Latin America Amateur Championship: What is the LAAC?

Information on and history of the Latin America Amateur Championship

What is the LAAC?
What is the LAAC?
(Image credit: LAAC)

The Latin America Amateur Championship has been running since 2015. But what is the LAAC and why is it such an important and significant event?

This week sees the sixth running of the Latin America Amateur Championship (LAAC), to be held over the El Camaleon Course in Mayakoba, Mexico.

The winner of the event will earn an invitation to the 2020 Masters and a start in the 149th Open Championship.

The background

Founded by The R&A, The Masters and The USGA, the Latin America Amateur Championship, or LAAC, was inaugurated with a view to developing the game in Central and South America and the Caribbean.

It followed the success of the Asia Pacific Amateur Championship (AAC) that has been run since 2009 by the R&A and The Masters, together with the Asia Pacific Golf Confederation.

That event has proved hugely effective in growing the game in the Asia Pacific region, producing inspirational champions like Hideki Matsuyama.

The incredible prizes on offer at the LAAC have, in just five years of its existence, inspired and incentivised players and federations in the region to focus their efforts and develop their elite programmes.

Since it was first contested in Buenos Aires in 2015, the 72-hole strokeplay tournament has produced great champions and a number of top players.

Joaquin Niemann of Chile who won the LAAC in 2018 on home soil in Santiago, is perhaps the best-known graduate.

He has climbed to 53rd on the Official World Golf Ranking, he's recently won on the PGA Tour – A Military Tribute at the Greenbrier – and he played in the 2019 Presidents Cup at Royal Melbourne.

The prizes

LAAC trophy

LAAC trophy

The LAAC champion receives an invitation to compete in the 2020 Masters at Augusta National Golf Club and, for the first time, will automatically qualify for The 149th Open at Royal St George’s.

The winner also receives full exemptions into The Amateur Championship, U.S. Amateur Championship and any other USGA amateur championship for which he is eligible and is exempt into the final stages of qualifying for the 120th U.S. Open Championship at Winged Foot.

Runner(s)-up will be exempt into the final stages of qualifying for The 149th Open and the 120th U.S. Open Championship.

The vision

The LAAC is just one element of the R&A’s extensive and on-going work to promote and grow the sport of golf around the world.

The move to offer the champion a place in The Open (as with the AAC) demonstrates how the event has grown and evolved in a relatively short space of time.

“We are delighted to offer a place in The Open for the winner of the 2020 LAAC,” said Martin Slumbers, Chief Executive of The R&A.

“The championship has made huge strides in five years and you only have to look at the success Joaquin Niemann has enjoyed to recognise the growing strength of player from this region.”

This year’s event will feature 108 players from 28 different countries in the Latin America region.

That region extends from Mexico through Central America, including the Caribbean, and down to South America.

The course for 2020

The beautiful 15th at El Camaleon

The beautiful 15th at El Camaleon

Designed by two-time Open champion Greg Norman, the El Camaleon course at Mayakoba, Playa Del Carmen, is a fabulous layout played alongside and inland from the beautiful Caribbean coastline.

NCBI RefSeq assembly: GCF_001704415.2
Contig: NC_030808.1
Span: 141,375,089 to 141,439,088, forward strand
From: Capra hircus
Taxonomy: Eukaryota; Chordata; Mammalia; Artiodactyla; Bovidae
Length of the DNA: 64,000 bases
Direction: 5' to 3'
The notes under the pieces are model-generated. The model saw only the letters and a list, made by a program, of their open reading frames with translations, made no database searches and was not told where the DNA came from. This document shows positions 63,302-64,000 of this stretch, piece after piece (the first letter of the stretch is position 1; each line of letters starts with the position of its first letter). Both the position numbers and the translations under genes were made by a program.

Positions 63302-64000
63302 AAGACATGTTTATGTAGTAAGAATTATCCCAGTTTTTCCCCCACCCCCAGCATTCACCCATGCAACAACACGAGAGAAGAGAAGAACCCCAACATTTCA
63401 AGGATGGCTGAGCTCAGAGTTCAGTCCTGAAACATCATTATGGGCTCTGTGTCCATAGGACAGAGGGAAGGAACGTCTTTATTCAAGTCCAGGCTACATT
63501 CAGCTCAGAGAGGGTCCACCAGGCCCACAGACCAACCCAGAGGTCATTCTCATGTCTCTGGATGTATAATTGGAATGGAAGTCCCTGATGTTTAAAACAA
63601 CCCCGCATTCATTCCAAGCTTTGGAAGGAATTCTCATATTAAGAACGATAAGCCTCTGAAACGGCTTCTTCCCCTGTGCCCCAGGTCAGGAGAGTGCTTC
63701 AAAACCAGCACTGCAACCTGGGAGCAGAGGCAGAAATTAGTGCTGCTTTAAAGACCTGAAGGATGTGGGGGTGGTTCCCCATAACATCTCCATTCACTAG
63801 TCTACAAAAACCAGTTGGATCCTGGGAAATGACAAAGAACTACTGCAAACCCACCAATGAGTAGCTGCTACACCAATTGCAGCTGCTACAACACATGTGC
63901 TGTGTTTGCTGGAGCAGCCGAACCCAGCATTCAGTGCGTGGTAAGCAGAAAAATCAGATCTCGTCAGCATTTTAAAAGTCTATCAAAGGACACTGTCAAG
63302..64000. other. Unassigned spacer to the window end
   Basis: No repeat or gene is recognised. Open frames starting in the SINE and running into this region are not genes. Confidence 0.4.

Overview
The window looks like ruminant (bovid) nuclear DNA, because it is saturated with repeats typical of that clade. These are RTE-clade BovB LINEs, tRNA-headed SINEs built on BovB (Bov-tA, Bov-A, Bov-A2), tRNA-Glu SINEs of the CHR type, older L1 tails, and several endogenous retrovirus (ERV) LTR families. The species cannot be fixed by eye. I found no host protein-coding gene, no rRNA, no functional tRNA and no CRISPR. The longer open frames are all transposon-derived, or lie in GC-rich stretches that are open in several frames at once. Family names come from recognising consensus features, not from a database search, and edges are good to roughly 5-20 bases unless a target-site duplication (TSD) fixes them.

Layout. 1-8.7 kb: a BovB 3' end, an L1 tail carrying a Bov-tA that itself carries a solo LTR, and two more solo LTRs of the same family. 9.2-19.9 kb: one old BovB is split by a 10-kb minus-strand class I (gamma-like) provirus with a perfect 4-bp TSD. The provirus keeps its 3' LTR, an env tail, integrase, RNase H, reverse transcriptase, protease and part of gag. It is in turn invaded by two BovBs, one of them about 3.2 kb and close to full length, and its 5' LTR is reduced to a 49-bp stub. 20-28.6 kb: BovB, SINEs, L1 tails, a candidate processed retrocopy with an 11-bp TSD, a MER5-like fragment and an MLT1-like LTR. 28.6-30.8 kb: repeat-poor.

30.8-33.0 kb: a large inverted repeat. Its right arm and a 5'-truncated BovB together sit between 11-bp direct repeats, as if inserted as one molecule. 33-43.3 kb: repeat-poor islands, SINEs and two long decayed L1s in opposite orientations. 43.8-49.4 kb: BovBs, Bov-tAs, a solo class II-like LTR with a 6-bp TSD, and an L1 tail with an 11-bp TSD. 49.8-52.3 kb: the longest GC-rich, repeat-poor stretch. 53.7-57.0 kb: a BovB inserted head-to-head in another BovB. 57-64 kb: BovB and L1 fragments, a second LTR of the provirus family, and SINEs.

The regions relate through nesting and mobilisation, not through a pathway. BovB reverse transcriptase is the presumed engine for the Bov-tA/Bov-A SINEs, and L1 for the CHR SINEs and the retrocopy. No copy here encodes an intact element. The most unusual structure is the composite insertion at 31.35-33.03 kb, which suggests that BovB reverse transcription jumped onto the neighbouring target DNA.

It’s 7,003 yards with a par of 71 and, with a number of testing hazards to negotiate, it will provide a stern test for the players in this year’s LAAC.

Since 2007, this course has been host to the Mayakoba Golf Classic on the PGA Tour with winners including Graeme McDowell and Matt Kuchar.

History of the LAAC

The inaugural LAAC was won, in 2015, by Chile’s Matias Dominguez at Pilar Golf in Buenos Aires, Argentina.

Matias Dominguez

Matias Dominguez

The 22-year-old senior at Texas Tech University carded a four-round total of 11-under-par to finish one ahead of home player Alejandro Tosti.

The following year, over Pete Dye’s Teeth of the Dog course at Casa de Campo in the Dominican Republic, 16-year-old Paul Chaplet from Costa Rica was the winner.

Paul Chaplet wins Latin America Amateur

Paul Chaplet wins 2016 Latin America Amateur

He held his nerve coming down the stretch to beat Venezuela’s Jorge Garcia by a single shot.

2017 saw the first and, so far, only playoff in the LAAC. It was Chile’s Toto Gana who came out on top at Club de Golf de Panama.

Toto Gana wins Latin America Amateur Championship

Toto Gana wins 2017 Latin America Amateur Championship

The 19-year-old defeated his countryman Joaquin Niemann and Mexico’s Alvaro Ortiz at the second extra hole.

Although disappointed to miss out in extra holes, both Niemann and Ortiz would have their days.

It was Niemann who triumphed 12-months later at the Prince of Wales Country Club in Santiago.

The 2018 champion, Joaquin Niemann

The 19-year-old became the third Chilean player in the first four years of the LAAC to take the title.

As mentioned above, Niemann has gone on to enjoy swift success in the professional ranks.

Already a winner on the PGA Tour, he is close to breaking into the top-50 on the Official World Golf Ranking.

Alvaro Ortiz receives the trophy

In 2019 the LAAC returned to the Dominican Republic where Mexico’s Alvaro Ortiz scored a deserving win.

It was his fifth and final appearance in the championship and he signed off in style with a two-shot win over Costa Rica’s Luis Gagne.

Ortiz became the first LAAC winner to make the cut in The Masters three months later and he then went on to turn professional.